Why you should start weight bearing exercise in your 40s & beyond
Updated: Oct 25, 2022
#perimenopause #menopause #weighttraininginperimenopause #osteoporosis #bonehealth #takecareofyourself #avoidmuscleloss #testosteroneforwomen #hormonebalance
I’m sorry to say so, but the loss of hormones is not working in our favor: we’re looking at a slower metabolism (hello weight gain although you haven’t changed anything about your diet or routine), loss of muscle mass, bone density are just some of the lovely side effects of peri and menopause. But hey, I’m writing this to help you prepare and avoid getting affected by these changes right?! It is a little bit of work, but as I always like to say: aren't you also taking your car for regular oil change and check ups or maybe a better analogy: aren’t you also taking care of your home making it look nice and cozy and make sure you do maintenance on your heating so you can stay warm in winter? Well your body is no different and even more precious and it deserves to get treated accordingly!
The answer to all the above side effects of hormonal changes? Weight lifting or weight bearing exercise! It will help you keep your muscle mass and keep up your metabolism meaning that you are working against weight gain, osteoporosis and on top of that, you’re getting a free boost of testosterone that’s supporting your confidence and sex drive, isn’t that great?
Let’s look a little bit deeper into our bone health:
Our bones grow and remodel due to mechanical stresses, forces and demands. Exercise is important for building strong bones when we are younger, and it is essential for maintaining bone strength as we age.
Exercise works on bones much like it works on muscles. Because bone is a living tissue, when you exercise, it adapts by building more cells and becomes denser. The most effective for building strong bones are weight bearing exercise and strength-training exercise.
What does that mean?
“Weight bearing” means you are on your feet and are working your bones and muscles against gravity - like pushing or lifting weights or just carrying something heavy. When your feet and legs carry your body weight, more stress is placed on your bones, making your bones work harder.
“Strength-training” activity simply means that you are adding resistance to movement in order to make your muscles work harder and, over time, become stronger. These would be working with free weights, using weight machines, or doing exercises that use your own body weight (like push-ups, for example).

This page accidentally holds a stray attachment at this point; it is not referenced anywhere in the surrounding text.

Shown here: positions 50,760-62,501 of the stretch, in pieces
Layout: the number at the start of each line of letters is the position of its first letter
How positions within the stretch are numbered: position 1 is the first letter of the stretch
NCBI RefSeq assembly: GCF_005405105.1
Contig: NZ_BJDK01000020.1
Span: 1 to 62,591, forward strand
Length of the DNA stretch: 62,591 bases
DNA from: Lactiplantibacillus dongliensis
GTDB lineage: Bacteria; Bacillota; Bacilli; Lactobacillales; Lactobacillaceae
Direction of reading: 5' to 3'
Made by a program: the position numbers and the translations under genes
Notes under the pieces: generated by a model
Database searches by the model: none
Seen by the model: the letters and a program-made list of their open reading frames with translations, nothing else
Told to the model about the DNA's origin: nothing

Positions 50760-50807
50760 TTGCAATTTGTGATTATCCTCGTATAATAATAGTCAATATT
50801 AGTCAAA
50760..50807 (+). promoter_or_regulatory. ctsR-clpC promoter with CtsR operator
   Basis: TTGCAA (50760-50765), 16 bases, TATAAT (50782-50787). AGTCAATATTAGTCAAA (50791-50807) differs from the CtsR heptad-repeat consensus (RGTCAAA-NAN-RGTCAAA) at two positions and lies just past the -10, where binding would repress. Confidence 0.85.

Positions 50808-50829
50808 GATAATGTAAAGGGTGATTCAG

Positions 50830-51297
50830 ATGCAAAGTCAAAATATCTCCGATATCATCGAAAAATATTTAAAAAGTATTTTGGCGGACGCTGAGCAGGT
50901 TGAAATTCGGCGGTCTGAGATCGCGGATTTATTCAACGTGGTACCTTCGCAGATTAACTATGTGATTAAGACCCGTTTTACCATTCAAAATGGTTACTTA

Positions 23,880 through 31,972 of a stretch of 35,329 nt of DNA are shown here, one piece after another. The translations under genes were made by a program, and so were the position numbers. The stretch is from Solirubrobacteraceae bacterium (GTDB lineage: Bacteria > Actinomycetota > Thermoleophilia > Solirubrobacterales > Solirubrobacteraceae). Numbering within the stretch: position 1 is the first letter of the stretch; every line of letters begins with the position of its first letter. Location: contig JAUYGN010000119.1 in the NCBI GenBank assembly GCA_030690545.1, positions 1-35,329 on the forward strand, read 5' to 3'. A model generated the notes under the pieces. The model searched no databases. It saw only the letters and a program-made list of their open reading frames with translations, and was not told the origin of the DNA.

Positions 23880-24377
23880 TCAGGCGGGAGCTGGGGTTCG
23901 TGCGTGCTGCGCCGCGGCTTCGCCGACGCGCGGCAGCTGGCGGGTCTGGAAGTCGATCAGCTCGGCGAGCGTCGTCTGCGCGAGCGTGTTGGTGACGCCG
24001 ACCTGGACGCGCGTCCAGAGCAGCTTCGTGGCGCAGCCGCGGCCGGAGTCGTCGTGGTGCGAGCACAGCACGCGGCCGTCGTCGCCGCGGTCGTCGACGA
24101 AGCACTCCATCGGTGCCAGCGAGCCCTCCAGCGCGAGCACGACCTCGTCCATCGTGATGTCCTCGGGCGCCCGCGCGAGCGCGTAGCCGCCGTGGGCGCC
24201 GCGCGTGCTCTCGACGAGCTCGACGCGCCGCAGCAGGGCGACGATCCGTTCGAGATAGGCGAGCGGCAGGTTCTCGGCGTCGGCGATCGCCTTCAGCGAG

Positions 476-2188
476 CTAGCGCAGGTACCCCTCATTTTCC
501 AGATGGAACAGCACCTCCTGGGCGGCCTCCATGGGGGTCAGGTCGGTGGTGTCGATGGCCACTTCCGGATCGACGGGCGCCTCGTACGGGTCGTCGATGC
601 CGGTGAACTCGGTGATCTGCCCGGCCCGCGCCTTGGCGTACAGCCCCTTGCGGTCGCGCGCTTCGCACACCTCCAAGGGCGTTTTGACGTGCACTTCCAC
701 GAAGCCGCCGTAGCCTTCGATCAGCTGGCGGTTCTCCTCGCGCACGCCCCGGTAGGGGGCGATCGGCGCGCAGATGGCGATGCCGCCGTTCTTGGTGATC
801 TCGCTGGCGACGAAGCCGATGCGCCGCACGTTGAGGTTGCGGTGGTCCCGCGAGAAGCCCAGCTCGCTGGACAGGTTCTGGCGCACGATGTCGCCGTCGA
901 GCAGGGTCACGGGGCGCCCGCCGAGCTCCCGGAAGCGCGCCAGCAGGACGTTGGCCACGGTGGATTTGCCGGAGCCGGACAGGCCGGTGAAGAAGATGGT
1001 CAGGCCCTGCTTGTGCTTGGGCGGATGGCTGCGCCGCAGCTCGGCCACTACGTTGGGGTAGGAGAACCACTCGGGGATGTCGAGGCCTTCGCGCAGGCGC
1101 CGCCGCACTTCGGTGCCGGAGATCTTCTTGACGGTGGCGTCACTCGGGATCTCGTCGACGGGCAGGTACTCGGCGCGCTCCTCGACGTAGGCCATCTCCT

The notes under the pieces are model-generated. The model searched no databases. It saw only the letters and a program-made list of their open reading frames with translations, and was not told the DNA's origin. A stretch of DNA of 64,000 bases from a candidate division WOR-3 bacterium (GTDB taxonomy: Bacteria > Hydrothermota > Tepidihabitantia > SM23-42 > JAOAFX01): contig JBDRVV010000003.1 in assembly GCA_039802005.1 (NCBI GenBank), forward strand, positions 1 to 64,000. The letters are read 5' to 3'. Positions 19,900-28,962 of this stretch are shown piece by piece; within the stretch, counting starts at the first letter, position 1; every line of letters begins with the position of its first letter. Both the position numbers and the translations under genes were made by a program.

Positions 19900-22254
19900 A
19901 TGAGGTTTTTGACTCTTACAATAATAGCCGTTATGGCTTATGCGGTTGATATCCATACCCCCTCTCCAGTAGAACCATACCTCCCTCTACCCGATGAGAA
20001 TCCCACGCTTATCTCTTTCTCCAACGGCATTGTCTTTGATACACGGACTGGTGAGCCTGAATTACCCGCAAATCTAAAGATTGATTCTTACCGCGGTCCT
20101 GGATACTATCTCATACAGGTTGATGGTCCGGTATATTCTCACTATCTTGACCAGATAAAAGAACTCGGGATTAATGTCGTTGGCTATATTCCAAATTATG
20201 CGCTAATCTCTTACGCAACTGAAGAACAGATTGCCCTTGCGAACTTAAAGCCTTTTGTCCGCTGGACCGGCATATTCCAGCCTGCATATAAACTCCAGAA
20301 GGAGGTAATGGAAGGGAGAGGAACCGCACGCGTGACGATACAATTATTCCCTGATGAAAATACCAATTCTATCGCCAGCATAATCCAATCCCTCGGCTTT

Do you really need to push weights to avoid osteoporosis?
My short answer is yes! Honestly, it depends a bit on your genetic make up and also on your nutrition in your childhood, as 60% of your bone mass is formed in childhood and puberty.
Yo-yo dieting, gaining and losing weight multiple times, as well as being too thin all put you at higher risk for osteoporosis. Eating disorders like bulimia, anorexia can also contribute to osteoporosis –, and of course, my favorite: impaired digestion or rather a lack of stomach acid will cause a lack of mineral absorption and protein synthesis and therefore can contribute to osteoporosis.
Also, smoking and high alcohol intake affects bone quality negatively.
Fact is that from 30 years on, we lose about 1% of bone mass each year. So keeping your Vitamin D and mineral levels optimal are of course the base from a nutritional standpoint. And no, you don’t need to eat dairy products in order to get enough calcium: leafy greens and nuts and seeds are very high in calcium so there’s no need to eat dairy unless you want to :-)
And then the other thing you can do for healthy bones is weight training. If you haven’t been a sporty person or mainly focused on cardio workouts, now is the time to change! But here also don’t overdo it as excessive exercise will not only wear out your stress system, but also cause accelerated breakdown of your bones. And don't worry: you won't look like a bodybuilder, especially at our age it's very difficult to build on muscle mass, the objective is to maintain and define.
If it sounds too daunting to do this on your own, I can recommend a great coach here in Brussels: Nicolas Gilen. He’s a personal trainer who will do individual sessions or small group sessions on request. You can contact him at firstname.lastname@example.org
What does bone loss have to do with our hormones?
You are going to laugh: it’s estrogen. Isn’t it fascinating how impactful this hormone is on our mental and physical health? This time it is a LACK of estrogen that will cause loss of bone density. So too much estrogen or estrogen dominance will cause all kinds of nasty symptoms that I keep on nagging you about, but as I said before, we don’t want to put estrogen in the “bad” corner as it has many virtues too!
Which medications/supplements cause bone loss?
Drugs like Fosamax, which are recommended to women with osteoporosis, function by blocking the breakdown of old bone.This actually interferes with the rebuilding of new bone. The result is that bone scan scores improve, but it is highly unlikely that your bone health improves: your bones stay hard, but they can also become brittle and lose their flexibility.
Also, excessive doses of alpha tocopherol, or vitamin E, synthetic vitamin A, or synthetic vitamin C can cause bone loss.